Lament cannot exist with self-sufficiency. The gospel of self-sufficiency says that I am enough, that I have within me what I need to endure and to fight back. It promises victory to whomever has the willpower to push through. Lament says the opposite: it boldly proclaims my weakness, my anguish, my inability to rescue myself. The lament psalms cling to God for salvation, even when they search wildly for him.
“Out of the depths I cry to you, Lord;
Lord, hear my voice.
Let your ears be attentive
to my cry for mercy.” Psalm 130:1-2
What can we call the year 2020 if not a year of grief? So much heaviness and turmoil, so much to bring to God in prayer. America is not unique in its suffering; the pandemic has touched all inhabited continents and almost every country. Injustice and violence, which have boiled over in America this year, are a daily part of life for many parts of the world. As I write, an American living in Australia, I feel a strange, weighty sense of solidarity with many people around the world.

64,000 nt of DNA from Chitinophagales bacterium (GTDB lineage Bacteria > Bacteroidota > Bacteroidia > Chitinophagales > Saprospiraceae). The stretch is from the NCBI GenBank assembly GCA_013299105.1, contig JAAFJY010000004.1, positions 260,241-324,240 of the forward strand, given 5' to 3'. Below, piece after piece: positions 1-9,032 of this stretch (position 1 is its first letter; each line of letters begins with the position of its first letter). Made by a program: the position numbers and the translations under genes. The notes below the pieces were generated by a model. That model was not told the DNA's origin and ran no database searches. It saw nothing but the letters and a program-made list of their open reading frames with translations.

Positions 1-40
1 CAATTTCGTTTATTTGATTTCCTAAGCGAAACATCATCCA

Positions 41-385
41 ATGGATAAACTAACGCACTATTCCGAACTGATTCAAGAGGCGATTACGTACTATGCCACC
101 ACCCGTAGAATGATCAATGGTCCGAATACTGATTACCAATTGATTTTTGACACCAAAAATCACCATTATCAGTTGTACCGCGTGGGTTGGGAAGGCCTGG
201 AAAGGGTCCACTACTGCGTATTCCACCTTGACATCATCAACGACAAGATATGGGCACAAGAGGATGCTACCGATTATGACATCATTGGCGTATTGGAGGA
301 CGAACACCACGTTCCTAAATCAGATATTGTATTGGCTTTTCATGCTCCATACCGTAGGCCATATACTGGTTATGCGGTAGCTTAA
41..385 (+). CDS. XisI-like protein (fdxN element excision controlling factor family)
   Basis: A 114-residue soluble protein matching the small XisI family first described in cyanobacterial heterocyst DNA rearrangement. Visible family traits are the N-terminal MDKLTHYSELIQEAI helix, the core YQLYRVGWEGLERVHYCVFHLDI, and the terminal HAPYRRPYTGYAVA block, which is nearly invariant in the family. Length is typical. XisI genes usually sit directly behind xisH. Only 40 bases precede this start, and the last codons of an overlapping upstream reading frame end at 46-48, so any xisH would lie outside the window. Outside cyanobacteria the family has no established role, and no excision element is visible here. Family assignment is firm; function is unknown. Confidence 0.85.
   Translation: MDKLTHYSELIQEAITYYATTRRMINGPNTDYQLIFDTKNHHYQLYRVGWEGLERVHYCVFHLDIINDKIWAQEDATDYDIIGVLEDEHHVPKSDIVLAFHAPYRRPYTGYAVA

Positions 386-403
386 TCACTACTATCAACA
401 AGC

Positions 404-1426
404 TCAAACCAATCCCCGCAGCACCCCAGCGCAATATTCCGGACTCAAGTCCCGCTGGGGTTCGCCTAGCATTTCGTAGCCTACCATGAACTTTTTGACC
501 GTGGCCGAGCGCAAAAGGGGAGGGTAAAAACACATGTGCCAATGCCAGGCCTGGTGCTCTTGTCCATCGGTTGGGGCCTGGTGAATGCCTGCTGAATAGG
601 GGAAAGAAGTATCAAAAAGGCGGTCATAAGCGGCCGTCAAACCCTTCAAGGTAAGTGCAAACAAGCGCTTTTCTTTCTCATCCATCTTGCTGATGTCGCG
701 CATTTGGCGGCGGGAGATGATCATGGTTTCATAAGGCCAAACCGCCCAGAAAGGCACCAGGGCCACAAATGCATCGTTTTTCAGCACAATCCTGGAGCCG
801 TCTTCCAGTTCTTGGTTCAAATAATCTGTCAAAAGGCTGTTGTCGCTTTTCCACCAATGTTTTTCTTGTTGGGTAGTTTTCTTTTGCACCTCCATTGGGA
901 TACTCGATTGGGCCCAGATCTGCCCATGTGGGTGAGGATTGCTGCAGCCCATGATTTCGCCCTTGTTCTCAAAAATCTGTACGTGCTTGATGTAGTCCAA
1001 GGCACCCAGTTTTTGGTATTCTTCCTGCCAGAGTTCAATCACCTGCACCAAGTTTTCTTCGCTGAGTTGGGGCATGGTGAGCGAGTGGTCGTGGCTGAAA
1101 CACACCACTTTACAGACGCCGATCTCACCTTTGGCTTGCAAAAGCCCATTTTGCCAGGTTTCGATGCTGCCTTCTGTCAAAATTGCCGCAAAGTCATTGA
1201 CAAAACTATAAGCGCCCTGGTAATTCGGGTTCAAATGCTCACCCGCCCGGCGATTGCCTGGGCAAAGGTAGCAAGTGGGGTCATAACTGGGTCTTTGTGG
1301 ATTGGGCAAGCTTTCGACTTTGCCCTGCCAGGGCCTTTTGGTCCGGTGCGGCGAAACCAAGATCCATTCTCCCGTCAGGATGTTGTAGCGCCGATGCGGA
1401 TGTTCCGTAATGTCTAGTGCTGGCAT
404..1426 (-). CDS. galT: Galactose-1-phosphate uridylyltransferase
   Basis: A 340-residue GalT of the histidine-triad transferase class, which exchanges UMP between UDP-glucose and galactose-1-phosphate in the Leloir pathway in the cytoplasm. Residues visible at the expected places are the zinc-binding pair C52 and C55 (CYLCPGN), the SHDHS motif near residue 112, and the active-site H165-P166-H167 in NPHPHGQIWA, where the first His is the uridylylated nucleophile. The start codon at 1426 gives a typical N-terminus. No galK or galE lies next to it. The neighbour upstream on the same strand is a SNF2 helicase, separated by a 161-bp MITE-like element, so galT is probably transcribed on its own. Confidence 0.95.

Yet, as Soong-Chan Rah explores in his book Prophetic Lament, lament of suffering does not come easily to Western Evangelicals. In a culture that focuses on victory and triumph, we are not used to lamenting. We want our tears to turn to joy — as soon as possible. This discomfort with sorrow and lament, however, is foreign to the Scriptures, as Rah shows throughout Prophetic Lament.
While Rah’s book, formed from a series of expository sermons that he preached, focuses on Lamentations, I’ve been thinking of how Rah’s observations of lament in that book hold true for the laments of the psalms as well. It has helped me appreciate the way that lament as expressed by the psalms shapes us into a cruciform people, the kind of people who follow a savior who is known as “the man of sorrows.”
The arresting, graphic imagery of the psalms of lament do not allow us to sympathize with sorrow in watered-down cliches. In a culture that is convinced that the good life is only and always pleasure, people stare at grief like deer in headlights.